WASHINGTON, Feb 14 (Reuters) - U.S. producer prices fell for a second straight month in January, leading to the smallest annual increase in 1-1/2 years, the latest sign of benign inflation that could allow the Federal Reserve to be patient about raising interest rates this year.
The Labor Department said on Thursday its producer price index for final demand dipped 0.1 percent last month as the cost of energy products and food fell. The PPI dipped 0.1 percent in December.
In the 12 months through January, the PPI rose 2.0 percent. That was the smallest gain since July 2017 and followed a 2.5 percent rise in December. Economists polled by Reuters had forecast the PPI edging up 0.1 percent in January and increasing 2.1 percent on a year-on-year basis.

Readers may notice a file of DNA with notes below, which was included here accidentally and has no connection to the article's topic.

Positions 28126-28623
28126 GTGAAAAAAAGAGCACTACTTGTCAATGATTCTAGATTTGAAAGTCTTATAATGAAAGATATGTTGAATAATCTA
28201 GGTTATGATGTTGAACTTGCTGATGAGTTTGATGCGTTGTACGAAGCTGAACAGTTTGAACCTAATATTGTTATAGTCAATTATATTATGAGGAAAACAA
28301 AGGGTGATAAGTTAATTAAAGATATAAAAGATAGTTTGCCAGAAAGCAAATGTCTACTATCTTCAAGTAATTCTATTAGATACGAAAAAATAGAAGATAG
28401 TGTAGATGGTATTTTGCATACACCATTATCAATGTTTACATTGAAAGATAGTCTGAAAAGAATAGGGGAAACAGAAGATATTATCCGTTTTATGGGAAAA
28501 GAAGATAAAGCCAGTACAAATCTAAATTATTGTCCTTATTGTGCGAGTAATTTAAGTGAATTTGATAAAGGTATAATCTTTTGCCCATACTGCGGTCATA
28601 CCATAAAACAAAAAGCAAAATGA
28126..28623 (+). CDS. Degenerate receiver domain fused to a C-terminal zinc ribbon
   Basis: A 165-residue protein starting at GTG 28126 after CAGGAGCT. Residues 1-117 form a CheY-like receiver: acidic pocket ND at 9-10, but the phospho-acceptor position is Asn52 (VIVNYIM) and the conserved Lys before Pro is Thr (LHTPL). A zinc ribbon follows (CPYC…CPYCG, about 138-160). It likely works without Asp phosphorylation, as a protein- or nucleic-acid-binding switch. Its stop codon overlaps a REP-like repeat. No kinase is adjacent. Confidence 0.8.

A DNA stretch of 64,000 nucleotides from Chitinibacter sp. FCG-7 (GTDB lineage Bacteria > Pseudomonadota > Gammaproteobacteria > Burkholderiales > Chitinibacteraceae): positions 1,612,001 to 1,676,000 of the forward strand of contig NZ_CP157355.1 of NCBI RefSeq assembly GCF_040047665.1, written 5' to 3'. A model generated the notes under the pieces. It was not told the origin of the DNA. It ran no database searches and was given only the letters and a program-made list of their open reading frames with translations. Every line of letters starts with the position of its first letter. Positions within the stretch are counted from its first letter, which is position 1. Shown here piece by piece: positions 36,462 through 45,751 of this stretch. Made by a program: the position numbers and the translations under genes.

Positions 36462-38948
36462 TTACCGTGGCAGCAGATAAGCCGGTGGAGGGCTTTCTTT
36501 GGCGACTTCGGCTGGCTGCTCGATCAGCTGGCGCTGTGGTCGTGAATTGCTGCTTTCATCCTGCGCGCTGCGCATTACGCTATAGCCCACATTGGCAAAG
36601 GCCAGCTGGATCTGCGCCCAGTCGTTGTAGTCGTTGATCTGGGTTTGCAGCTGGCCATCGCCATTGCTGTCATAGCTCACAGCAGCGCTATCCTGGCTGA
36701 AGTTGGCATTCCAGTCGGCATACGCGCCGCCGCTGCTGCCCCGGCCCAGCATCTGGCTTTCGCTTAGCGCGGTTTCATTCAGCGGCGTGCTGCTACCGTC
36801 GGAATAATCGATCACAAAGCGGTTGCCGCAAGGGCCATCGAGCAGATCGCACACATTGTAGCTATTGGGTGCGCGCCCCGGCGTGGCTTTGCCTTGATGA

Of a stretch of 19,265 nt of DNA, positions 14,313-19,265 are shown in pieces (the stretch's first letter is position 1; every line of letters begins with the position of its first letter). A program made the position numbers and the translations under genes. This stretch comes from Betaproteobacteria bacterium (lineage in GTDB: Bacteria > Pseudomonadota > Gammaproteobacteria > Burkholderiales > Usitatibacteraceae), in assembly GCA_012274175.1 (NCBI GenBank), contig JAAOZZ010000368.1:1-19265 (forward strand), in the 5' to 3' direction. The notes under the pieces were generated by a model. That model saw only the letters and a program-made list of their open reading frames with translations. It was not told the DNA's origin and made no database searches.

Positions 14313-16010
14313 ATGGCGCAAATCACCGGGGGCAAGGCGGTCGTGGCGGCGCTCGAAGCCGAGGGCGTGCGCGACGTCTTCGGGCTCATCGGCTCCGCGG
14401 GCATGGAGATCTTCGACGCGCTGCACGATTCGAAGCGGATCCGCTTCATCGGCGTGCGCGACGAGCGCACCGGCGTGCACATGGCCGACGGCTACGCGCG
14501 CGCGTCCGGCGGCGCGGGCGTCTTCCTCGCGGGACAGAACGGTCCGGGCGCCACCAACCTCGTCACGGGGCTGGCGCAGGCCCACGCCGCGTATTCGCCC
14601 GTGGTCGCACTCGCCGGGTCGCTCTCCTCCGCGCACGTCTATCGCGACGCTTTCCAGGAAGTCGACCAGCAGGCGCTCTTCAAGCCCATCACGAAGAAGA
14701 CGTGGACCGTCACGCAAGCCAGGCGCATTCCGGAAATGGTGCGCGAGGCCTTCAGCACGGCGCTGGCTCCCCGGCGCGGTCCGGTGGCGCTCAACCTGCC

A key gauge of underlying producer price pressures that excludes food, energy and trade services rose 0.2 percent last month after being unchanged in December.
The so-called core PPI increased 2.5 percent in the 12 months through January, the smallest gain since January 2018, after rising 2.8 percent in December.
The report came on the heels of data on Wednesday showing consumer prices were unchanged in January for a third straight month. Inflation remains tame despite a tightening labor market that is starting to push up wage growth, buttressing the Fed’s pledge to be “patient” before raising interest rates further.
Last month, wholesale energy prices fell 3.8 percent after declining 4.3 percent in December. Wholesale food prices dropped 1.7 percent last month after rising 2.6 percent in December.
Overall, the cost of wholesale goods tumbled 0.8 percent in January after falling 0.3 percent in the prior month. Core goods rose 0.3 percent after edging up 0.1 percent in December. The cost of services rose 0.3 percent in January after being unchanged in the prior month.